Senior members of the U.S. intelligence community are appearing Thursday morning before the Senate Armed Services Committee. The hearing was billed as covering foreign threats to American cybersecurity, and the officials are expected to discuss Russia’s interference in the U.S. election.
James Clapper, the director of national intelligence; Admiral Mike Rogers, head of the National Security Agency and U.S. Cyber Command; and Marcel Lettre, the undersecretary of defense for intelligence are testifying before the committee, which is chaired by Arizona Republican John McCain.
Intelligence officials have said Russia deliberately tried to influence the November election by hacking into the Democratic National Committee and into the personal emails of John Podesta, Hillary Clinton’s campaign chairman, among other targets. McCain in particular has been sharply critical of Russia’s meddling, calling the attacks an “act of war.” President-elect Donald Trump, on the other hand, has repeatedly cast doubt on officials’ assessment of Russia’s involvement.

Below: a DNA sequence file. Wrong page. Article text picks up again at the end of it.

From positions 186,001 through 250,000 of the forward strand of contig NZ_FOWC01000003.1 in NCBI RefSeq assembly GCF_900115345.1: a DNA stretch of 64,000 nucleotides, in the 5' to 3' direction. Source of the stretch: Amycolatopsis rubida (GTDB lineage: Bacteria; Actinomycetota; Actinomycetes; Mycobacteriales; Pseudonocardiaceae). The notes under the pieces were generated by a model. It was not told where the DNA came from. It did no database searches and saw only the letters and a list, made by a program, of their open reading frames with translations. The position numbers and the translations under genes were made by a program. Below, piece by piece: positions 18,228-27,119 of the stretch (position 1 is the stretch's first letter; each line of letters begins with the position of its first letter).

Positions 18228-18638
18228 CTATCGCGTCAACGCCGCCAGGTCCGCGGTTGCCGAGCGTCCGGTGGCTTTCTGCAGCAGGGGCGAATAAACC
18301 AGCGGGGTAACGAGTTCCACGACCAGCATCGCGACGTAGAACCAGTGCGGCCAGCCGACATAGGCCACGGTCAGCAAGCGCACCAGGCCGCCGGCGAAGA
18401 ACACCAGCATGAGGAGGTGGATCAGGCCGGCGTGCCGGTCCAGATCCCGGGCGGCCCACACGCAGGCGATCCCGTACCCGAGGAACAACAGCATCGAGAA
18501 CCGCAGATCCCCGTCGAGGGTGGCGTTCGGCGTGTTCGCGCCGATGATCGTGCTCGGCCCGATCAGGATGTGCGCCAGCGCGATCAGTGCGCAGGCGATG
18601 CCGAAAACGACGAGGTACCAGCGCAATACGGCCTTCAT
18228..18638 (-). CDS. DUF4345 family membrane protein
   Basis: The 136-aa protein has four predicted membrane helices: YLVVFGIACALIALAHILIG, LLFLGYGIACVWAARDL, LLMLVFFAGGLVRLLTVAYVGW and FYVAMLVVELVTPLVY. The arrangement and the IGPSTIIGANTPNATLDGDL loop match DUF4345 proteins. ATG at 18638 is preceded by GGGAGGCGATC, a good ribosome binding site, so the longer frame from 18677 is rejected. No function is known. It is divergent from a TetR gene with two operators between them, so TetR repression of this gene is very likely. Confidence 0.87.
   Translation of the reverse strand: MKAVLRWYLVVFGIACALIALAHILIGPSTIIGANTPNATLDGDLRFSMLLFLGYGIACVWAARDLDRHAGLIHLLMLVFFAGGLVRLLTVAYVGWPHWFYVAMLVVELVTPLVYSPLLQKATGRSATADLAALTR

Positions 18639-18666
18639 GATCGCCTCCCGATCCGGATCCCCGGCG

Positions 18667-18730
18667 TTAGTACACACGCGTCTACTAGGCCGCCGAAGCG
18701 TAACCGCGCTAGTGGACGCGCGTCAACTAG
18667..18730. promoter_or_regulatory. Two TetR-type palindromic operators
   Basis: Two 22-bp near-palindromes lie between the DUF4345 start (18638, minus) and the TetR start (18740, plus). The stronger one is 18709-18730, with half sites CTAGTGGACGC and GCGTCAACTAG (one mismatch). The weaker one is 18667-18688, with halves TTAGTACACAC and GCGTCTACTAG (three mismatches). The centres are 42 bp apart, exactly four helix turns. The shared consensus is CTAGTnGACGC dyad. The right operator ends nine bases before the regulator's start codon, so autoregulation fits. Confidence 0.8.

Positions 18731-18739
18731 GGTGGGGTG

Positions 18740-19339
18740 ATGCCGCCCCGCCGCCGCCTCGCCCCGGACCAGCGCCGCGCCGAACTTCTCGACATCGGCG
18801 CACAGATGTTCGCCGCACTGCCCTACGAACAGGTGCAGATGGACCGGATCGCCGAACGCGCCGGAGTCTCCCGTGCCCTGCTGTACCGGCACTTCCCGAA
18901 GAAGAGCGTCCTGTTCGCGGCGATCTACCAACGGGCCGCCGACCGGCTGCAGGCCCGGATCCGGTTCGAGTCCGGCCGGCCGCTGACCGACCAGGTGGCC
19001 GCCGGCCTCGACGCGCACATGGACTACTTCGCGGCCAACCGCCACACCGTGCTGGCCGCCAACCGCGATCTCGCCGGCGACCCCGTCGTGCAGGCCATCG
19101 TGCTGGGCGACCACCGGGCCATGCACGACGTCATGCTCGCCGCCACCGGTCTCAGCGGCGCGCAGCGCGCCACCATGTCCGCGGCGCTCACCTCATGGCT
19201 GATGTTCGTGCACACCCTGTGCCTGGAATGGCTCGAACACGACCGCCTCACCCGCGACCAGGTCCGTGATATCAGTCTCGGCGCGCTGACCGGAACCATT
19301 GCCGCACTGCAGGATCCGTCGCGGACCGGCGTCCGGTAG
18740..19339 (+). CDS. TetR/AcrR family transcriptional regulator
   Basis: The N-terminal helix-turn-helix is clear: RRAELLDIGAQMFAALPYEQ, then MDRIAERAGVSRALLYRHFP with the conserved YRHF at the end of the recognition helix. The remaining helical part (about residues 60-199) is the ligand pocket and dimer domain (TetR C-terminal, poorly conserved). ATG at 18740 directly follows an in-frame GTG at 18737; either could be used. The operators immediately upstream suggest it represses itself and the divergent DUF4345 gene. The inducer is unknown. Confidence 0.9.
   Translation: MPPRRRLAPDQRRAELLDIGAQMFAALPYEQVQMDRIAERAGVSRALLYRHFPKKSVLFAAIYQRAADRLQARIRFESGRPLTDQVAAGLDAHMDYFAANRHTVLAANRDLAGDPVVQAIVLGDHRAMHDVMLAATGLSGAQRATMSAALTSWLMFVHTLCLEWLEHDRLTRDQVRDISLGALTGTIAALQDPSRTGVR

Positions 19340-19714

We’ll update this live-blog as the hearing proceeds.
Lindsey Graham: ‘When One Political Party Is Compromised All of Us Are Compromised’
Republican Senator Lindsey Graham, a frequent critic of Donald Trump during his presidential run, issued a warning to the president-elect on Thursday.
“I want to let the president-elect to know that it’s okay to challenge the intel … but what I don’t want you to do is undermine those who are serving our nation in this arena until you’re absolutely sure they need to be undermined. And I think that they need to be uplifted not undermined,” Graham said at the Senate hearing.
The remarks take aim at Trump, who has cast doubt on the conclusions of the U.S. intelligence community. “The ‘Intelligence’ briefing on so-called ‘Russian hacking’ was delayed until Friday, perhaps more time needed to build a cast. Very strange!” Trump tweeted on Tuesday.
“[Russian President Vladimir] Putin’s up to no good, and he better be stopped,” Graham went on to say Thursday. “And Mr. President, when you listen to these people, you can be skeptical, but understand they’re the best among us and they’re trying to protect us.” Earlier in the hearing, Graham said: “The foundation of democracy is political parties, and when one political party is compromised all of us are compromised.”
Trump tweeted Thursday that “the media lies to make it look like I am against ‘Intelligence’ when in fact I am a big fan!”